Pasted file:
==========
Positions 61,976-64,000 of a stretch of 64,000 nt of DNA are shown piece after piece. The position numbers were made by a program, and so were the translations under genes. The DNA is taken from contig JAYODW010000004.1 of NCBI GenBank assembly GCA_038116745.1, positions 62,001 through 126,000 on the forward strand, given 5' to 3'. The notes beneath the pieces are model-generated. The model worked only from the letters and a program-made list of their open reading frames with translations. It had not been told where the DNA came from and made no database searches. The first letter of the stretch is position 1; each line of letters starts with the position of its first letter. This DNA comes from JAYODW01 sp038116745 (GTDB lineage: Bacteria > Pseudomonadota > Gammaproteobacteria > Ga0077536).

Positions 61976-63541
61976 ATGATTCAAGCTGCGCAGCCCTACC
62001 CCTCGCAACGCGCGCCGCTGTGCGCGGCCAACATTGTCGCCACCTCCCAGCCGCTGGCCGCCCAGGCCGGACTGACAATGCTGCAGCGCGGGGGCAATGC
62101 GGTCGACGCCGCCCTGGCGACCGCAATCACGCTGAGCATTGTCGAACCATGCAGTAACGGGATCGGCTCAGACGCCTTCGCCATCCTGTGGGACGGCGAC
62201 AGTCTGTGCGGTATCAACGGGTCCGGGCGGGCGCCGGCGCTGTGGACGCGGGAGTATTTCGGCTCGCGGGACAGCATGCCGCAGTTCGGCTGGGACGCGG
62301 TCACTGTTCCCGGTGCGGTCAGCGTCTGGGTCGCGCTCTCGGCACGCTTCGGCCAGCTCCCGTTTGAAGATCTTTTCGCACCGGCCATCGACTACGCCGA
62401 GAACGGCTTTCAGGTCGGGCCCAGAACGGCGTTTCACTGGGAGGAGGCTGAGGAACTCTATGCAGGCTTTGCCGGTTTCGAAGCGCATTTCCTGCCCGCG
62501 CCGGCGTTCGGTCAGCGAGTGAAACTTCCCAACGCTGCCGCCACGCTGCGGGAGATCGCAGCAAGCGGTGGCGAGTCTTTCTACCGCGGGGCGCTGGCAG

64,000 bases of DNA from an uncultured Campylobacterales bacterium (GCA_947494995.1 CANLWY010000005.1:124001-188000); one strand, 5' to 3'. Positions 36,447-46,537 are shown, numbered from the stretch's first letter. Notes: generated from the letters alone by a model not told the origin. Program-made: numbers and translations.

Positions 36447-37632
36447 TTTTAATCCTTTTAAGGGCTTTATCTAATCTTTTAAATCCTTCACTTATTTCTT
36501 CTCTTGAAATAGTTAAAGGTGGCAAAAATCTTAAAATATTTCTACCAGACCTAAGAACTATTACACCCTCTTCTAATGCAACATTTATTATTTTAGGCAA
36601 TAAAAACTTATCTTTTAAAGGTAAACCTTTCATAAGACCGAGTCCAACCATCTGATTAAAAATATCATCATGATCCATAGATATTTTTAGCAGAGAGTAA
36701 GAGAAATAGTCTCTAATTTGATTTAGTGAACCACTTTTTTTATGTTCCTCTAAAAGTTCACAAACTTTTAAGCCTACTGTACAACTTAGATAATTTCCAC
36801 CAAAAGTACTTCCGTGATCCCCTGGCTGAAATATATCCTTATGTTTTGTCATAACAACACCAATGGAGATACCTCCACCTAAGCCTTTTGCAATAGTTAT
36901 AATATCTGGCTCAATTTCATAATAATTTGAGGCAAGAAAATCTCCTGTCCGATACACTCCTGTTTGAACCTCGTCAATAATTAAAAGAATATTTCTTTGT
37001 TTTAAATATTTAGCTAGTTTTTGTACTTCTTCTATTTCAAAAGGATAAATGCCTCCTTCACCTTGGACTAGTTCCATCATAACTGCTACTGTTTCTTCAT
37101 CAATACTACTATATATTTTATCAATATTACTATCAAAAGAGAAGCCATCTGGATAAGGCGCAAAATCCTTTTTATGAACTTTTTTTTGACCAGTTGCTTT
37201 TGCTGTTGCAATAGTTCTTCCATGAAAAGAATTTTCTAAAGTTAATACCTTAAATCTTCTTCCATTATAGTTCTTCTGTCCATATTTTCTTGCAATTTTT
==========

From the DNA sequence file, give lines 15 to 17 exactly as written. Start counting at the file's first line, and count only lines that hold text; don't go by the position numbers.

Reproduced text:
36701 GAGAAATAGTCTCTAATTTGATTTAGTGAACCACTTTTTTTATGTTCCTCTAAAAGTTCACAAACTTTTAAGCCTACTGTACAACTTAGATAATTTCCAC
36801 CAAAAGTACTTCCGTGATCCCCTGGCTGAAATATATCCTTATGTTTTGTCATAACAACACCAATGGAGATACCTCCACCTAAGCCTTTTGCAATAGTTAT
36901 AATATCTGGCTCAATTTCATAATAATTTGAGGCAAGAAAATCTCCTGTCCGATACACTCCTGTTTGAACCTCGTCAATAATTAAAAGAATATTTCTTTGT